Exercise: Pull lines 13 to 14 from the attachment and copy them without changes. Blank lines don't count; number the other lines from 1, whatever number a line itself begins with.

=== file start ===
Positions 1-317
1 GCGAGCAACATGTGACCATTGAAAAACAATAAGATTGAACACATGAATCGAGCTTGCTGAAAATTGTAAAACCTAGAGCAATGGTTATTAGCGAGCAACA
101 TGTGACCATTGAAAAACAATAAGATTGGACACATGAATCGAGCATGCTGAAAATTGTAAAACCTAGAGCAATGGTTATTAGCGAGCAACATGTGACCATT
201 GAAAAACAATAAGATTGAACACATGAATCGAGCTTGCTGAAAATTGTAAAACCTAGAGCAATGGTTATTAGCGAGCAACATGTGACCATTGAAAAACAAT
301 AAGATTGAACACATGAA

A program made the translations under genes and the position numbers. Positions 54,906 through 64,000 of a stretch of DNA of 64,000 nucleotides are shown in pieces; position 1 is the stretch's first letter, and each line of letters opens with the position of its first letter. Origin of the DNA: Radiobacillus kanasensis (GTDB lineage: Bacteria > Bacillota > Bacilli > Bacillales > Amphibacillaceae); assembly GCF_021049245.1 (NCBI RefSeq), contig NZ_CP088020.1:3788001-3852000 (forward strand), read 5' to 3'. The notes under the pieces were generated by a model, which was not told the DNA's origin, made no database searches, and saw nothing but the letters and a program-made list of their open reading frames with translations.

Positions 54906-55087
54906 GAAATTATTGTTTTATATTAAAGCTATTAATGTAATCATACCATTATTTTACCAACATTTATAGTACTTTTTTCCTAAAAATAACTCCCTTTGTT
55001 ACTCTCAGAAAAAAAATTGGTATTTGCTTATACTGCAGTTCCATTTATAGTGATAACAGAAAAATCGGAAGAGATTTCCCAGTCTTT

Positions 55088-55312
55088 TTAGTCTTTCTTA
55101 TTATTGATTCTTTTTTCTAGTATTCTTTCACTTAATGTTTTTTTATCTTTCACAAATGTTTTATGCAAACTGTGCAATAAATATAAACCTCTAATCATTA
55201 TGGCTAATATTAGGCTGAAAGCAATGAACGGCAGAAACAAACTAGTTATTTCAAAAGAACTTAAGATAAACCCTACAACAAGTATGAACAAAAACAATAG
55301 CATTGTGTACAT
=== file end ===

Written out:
55201 TGGCTAATATTAGGCTGAAAGCAATGAACGGCAGAAACAAACTAGTTATTTCAAAAGAACTTAAGATAAACCCTACAACAAGTATGAACAAAAACAATAG
55301 CATTGTGTACAT